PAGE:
Can bruxism cause headaches? Bruxism is the involuntary grinding, gnashing, or clenching of teeth and it can happen during sleep or while you’re awake. When this grinding or clenching becomes associated with headache symptoms, it’s referred to as a “bruxism headache”. Here’s what you need to know about the different kinds of headaches associated with bruxism and what you can do to get relief.
Can Bruxism Cause Headaches?
While there may not be a causal link between teeth grinding and headaches, there is a strong association between the two. The three types of headaches associated with bruxism are morning headaches, tension type headaches, and migraine headaches.
Morning Headaches from Bruxism
Sleep bruxism is involuntary teeth grinding that happens when you are asleep. In fact, the newest diagnostic system (ICD-10) classifies sleep bruxism as a sleep disorder. There appears to be a connection between sleep bruxism and “wake up” headaches. For instance, a 2020 study in the journal Headache documents a statistically significant association between sleep bruxism and morning headaches.
There are two possible mechanisms for the connection between sleep bruxism and morning headaches. First, sleep bruxism must be considered in the context of other sleep disorders, such as sleep apnea. Morning headaches are classically from “hypoxia” or decreased oxygen, so a morning headache with sleep bruxism might be indicating the presence of sleep apnea. Second, a morning bruxism headache could be secondary to fatigue and muscle soreness from the constant jaw muscle contraction throughout the night. Once a person wakes up and the bruxism stops, the jaw slowly relaxes and the headache subsides.
Tension Headaches from Bruxism
A tension headache is defined as a diffuse band-like headache with dull, aching pain, including possible tightness or tenderness in the scalp, neck, and shoulder area. The causes of tension headaches are variable, but they include muscle tension, sore muscles, and stress.
The scientific literature supports a statistical association between bruxism and tension type headaches, according to the International Headache Society. This makes sense considering the connection between teeth grinding, jaw muscle tension and fatigue, and tension headaches. Bruxism fatigues the “masticatory muscles” (the eating muscles), leading to soreness from the microtrauma of overactivation. It is precisely this region where tension type headaches are typically located.
Migraine Headaches from Bruxism
A migraine headache is commonly experienced as a throbbing or pulsing pain. The classic accompanying symptoms are sensitivity to light or sound, nausea, and even vomiting. The headache can last from 4 to 72 hours, according to the Mayo Clinic.
There is a well-established association between migraine headaches and teeth grinding. This is a puzzling finding because the immediate cause of migraines is the dilation of the arteries deep in the brain. How then could bruxism be related to a deep-brain blood flow issue? “The answer appears to be due to a phenomenon called ‘peripheral sensitization’. When the trigeminal nerve sends pain signals from the TMJ to the brain, it triggers a chemical cascade that results in the onset of a migraine,” explains Bradley Eli, DMD, MS, a specialist in orofacial pain disorders.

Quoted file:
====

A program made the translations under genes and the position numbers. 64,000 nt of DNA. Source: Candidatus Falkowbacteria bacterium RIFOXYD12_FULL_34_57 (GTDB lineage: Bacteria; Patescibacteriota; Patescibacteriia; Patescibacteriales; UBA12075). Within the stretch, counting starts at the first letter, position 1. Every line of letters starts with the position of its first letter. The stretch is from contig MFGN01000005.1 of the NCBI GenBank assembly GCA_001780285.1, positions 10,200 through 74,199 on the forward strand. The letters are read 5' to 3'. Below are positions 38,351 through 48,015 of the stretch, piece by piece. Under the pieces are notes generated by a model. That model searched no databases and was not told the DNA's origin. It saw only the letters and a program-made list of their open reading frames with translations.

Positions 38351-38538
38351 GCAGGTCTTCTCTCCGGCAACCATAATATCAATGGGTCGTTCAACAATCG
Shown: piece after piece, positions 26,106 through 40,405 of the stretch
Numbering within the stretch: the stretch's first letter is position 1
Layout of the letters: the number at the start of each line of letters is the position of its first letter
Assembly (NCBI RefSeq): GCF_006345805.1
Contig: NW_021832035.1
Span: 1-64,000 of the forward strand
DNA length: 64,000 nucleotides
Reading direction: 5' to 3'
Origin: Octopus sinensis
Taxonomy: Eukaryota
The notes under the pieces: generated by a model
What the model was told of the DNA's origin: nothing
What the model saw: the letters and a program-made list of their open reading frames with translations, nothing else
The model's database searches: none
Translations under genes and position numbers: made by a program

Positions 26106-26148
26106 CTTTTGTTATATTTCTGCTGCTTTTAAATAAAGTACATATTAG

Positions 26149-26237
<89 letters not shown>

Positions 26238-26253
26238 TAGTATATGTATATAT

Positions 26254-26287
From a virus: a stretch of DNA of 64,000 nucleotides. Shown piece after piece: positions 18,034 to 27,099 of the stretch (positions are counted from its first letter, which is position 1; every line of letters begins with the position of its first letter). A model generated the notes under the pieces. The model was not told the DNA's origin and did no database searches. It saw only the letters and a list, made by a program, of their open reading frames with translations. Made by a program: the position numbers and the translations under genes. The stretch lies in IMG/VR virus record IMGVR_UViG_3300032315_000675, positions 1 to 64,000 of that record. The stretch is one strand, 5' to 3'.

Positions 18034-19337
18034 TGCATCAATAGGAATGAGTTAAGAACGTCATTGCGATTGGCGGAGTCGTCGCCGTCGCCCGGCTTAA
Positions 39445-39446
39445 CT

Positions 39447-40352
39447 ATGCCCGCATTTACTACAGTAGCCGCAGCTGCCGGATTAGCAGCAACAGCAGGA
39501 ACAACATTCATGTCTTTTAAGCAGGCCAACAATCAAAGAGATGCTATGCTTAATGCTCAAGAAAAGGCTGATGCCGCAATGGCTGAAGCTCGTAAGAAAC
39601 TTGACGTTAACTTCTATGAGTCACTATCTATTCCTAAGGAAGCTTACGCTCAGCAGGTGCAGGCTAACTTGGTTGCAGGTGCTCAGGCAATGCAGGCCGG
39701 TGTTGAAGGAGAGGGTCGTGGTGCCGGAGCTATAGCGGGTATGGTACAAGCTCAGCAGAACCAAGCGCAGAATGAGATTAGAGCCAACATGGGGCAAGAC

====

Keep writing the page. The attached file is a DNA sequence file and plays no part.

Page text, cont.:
Neurologists and orofacial pain specialists commonly treat migraine headaches with Botox, including injections of Botox to quiet the masseter muscles of the jaw. This has opened up an entire new awareness of the impact of jaw muscle activation as a trigger for headache. Orofacial pain has known this association for years and this agent has helped to merge the two fields of medicine and orofacial pain.
Bruxism Headache Treatment
The treatment for a bruxism headache depends on the type of headache and its cause. For instance, if you are having morning headaches, consider getting a sleep study to check for sleep apnea. If you have tension type or migraine headaches, consider consulting your primary doctor to see if medications or other treatments will help with pain relief.
Beyond this, there are some simple home measures you can take today to relieve the jaw strain from bruxism:
Jaw rest: Start a soft diet and avoid chewing gum. If you are bruxing, your jaw is already working overtime! Be mindful of proper resting tongue position and relaxed facial muscles during the day.
Hot/Cold Therapy: Alternating heat and cold over the TMJ region can relax jaw muscle hyperactivity and provide pain relief.
Oral Splint Therapy: An anterior bite guard is an oral appliance that is worn overnight to inhibit clenching. It is designed for short-term use only, as a trial to help you and your dentist or doctor identify whether you would benefit from a custom oral appliance specifically designed for bruxism, for a TMJ disorder, or for addressing a sleep apnea condition. The anterior bite guard trial can provide relief to a bruxing jaw to see if this is a trigger for your pain.
These measures, plus additional jaw relaxation strategies, are included in the Speed2Treat Home Healing Kit. While it may take weeks to see your medical provider, you can start your journey towards bruxism headache relief today!